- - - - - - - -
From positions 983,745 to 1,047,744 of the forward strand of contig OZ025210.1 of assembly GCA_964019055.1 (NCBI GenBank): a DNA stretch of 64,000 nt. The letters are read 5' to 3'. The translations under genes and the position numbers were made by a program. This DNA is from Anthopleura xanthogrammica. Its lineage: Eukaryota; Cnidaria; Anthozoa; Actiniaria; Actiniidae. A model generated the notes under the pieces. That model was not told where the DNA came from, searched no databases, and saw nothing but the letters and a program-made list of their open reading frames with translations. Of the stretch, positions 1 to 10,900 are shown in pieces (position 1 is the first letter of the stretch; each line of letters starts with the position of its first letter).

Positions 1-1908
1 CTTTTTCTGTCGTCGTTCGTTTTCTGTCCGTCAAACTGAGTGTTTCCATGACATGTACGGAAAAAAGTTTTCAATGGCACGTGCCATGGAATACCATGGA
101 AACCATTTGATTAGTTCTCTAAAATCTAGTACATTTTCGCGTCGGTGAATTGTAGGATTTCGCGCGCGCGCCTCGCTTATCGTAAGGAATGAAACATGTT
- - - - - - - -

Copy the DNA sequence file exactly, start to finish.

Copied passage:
From positions 983,745 to 1,047,744 of the forward strand of contig OZ025210.1 of assembly GCA_964019055.1 (NCBI GenBank): a DNA stretch of 64,000 nt. The letters are read 5' to 3'. The translations under genes and the position numbers were made by a program. This DNA is from Anthopleura xanthogrammica. Its lineage: Eukaryota; Cnidaria; Anthozoa; Actiniaria; Actiniidae. A model generated the notes under the pieces. That model was not told where the DNA came from, searched no databases, and saw nothing but the letters and a program-made list of their open reading frames with translations. Of the stretch, positions 1 to 10,900 are shown in pieces (position 1 is the first letter of the stretch; each line of letters starts with the position of its first letter).

Positions 1-1908
1 CTTTTTCTGTCGTCGTTCGTTTTCTGTCCGTCAAACTGAGTGTTTCCATGACATGTACGGAAAAAAGTTTTCAATGGCACGTGCCATGGAATACCATGGA
101 AACCATTTGATTAGTTCTCTAAAATCTAGTACATTTTCGCGTCGGTGAATTGTAGGATTTCGCGCGCGCGCCTCGCTTATCGTAAGGAATGAAACATGTT